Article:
The site is believed to have been one of the stops on Jesus's family’s journey through Egypt after they fled Judea (modern-day Palestine) to escape persecution.
Located in the northern Cairo district of Matariya, one of the Egyptian capital’s poorer neighbourhoods, the walled garden which houses the tree has been renovated.
It now includes a visitor centre and information banners, an attempt by the tourism ministry to highlight Egypt's Christian heritage sites.
The original tree, a sycamore in whose shade Mary and the infant Jesus sought refuge, according to the Gospel of Matthew, died in 1656. At that time a group of Franciscan monks removed some of its healthier branches and planted them.
The second tree has since also withered and its dried-up remnants are today on display inside a fenced area in the garden.
A third generation of the tree was then planted in the courtyard of the nearby Church of the Blessed Virgin Mary, according to Mai Fouad, an antiquities ministry official.
Then about 50 years ago, a branch was cut from the third generation tree and replanted at the site of the first tree. It grew into a towering 10-metre sycamore that stands today and continues to bear fruit.
Ms Fouad told The National that a group of French soldiers who had fought in a battle against the Ottoman army in 1800 sought refuge at the tree’s chapel after contracting a painful skin disease.
According to legend, a priest from the chapel took sap from the tree and rubbed it on the soldiers’ sores, after which they were completely healed.
“They carved their names into the tree to commemorate the miracle and you can still see traces of them there,” Ms Fouad said. She pointed to faint letters visible on the dead trunk of the second-generation tree.
Additionally, a well inside the garden, which dates back to the Roman rule of Egypt and is believed to have provided water for the family, was updated with a concrete and sandstone exterior and decorated with colourful statues of Jesus, Mary and Joseph.
According to Ms Fouad, it is believed that the Virgin Mary washed Jesus’s clothes in the well and when she squeezed the water out of them onto the soil, a myrrh plant grew.
The fragrant oil of the myrrh plant is particularly significant in the Christian faith and is often used to anoint worshippers.
The story of the well was also recounted in texts by two prominent Egyptian historians, Al Maqrizi (1364-1442), who lived during Mamluk rule of Egypt, and Al Suyuti (1445-1505).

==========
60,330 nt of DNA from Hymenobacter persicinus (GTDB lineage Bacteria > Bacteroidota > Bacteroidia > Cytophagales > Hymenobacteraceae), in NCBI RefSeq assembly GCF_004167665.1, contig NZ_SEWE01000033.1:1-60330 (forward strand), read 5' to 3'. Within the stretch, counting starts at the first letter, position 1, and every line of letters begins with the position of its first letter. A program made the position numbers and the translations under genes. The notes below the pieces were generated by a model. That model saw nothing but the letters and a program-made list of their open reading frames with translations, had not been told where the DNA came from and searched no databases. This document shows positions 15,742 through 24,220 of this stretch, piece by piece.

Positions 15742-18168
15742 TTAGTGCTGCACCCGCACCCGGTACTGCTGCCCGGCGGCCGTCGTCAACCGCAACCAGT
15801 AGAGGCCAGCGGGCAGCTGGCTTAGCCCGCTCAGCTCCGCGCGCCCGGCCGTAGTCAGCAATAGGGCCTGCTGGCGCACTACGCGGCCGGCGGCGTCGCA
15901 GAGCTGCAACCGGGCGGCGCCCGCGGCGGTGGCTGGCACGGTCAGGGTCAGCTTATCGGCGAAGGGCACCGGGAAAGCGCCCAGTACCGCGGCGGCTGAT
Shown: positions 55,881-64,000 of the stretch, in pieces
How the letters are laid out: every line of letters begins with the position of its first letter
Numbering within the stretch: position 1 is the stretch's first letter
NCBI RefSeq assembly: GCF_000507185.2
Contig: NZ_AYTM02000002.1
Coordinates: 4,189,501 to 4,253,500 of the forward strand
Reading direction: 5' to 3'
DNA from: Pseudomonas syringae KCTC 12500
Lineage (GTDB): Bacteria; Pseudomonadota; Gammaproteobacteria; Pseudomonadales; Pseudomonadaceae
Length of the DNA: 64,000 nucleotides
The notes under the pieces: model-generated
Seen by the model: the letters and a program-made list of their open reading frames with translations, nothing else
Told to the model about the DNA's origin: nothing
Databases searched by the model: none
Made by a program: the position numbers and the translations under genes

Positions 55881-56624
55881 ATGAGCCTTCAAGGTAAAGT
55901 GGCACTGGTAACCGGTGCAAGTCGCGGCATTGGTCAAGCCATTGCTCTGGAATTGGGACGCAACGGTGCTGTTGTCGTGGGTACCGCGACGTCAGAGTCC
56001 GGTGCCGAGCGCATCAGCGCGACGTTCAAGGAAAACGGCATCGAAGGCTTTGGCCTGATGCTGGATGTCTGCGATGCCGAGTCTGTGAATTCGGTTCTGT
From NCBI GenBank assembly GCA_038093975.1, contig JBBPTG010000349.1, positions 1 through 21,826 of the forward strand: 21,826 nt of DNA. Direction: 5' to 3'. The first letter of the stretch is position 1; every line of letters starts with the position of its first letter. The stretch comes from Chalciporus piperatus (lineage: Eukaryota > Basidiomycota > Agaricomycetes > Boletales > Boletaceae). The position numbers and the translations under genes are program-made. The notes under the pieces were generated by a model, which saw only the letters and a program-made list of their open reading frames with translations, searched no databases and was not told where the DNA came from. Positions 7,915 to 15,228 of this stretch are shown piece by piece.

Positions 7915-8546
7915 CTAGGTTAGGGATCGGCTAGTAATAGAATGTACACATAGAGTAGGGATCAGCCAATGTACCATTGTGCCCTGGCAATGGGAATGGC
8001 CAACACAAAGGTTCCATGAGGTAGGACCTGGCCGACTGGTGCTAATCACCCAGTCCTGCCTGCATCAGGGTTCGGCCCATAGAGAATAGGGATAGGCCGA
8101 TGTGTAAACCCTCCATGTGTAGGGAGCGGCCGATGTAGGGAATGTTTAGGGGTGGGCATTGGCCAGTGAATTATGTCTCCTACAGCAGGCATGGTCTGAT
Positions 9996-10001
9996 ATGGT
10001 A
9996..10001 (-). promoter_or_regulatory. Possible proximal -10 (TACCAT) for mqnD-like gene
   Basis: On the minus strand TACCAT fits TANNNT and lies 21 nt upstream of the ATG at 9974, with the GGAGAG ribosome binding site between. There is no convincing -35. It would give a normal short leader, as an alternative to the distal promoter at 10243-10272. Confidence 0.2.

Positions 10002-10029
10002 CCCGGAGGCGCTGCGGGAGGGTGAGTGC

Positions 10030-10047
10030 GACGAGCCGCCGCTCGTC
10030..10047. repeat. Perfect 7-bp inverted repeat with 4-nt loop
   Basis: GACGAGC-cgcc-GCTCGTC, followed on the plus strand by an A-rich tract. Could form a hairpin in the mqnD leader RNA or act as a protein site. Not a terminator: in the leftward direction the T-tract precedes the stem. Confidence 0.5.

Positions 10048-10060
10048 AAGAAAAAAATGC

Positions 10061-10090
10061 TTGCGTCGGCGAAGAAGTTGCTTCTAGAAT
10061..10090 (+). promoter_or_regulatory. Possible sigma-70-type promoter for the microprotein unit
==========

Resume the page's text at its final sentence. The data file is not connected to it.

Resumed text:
The garden has undergone minor renovations over the past 20 years. However, the most extensive update happened in 2000 when an Egyptian charity added two other structures to the garden: a small gallery and the visitors’ centre, which was this year expanded.
Inside the gallery are three paintings, with a large oil rendition of the district of Matariya the centrepiece. The painting was done by a Korean artist aged 18, according to Ms Fouad.
It depicts Jesus and his family standing beneath the tree and in the background, the obelisk of ancient Egyptian pharaoh Senusret I, another of Matariya’s important relics.
The painting also depicts the cave believed to have provided shelter for the family, which the Church of the Blessed Virgin Mary is believed to be built on.
The family are depicted as having Korean features in the oil painting, particularly Joseph's East Asian-style facial hair.
“Every artist who contributed to decorating the garden imagines the holy family as they see fit,” Ms Fouad said.
“However, there is one thing about this painting that isn’t necessarily historically accurate. We are told through various religious traditions that Joseph was an old man when he made the journey into Egypt, and the Korean artist painted him as a young man.”
Inside the gallery is also a smaller painting of the family by the pyramids of Giza and another of the Virgin Mary.
Inside the visitors’ centre, a map in the middle of the room shows a number of other places in Egypt believed to have been visited by the family during their journey.
For Egyptians, tickets to enter the garden are 10 Egyptian pounds ($0.52), with a 50 per cent discount for students.
Foreign tourists pay 60 Egyptian pounds with the same discount for students.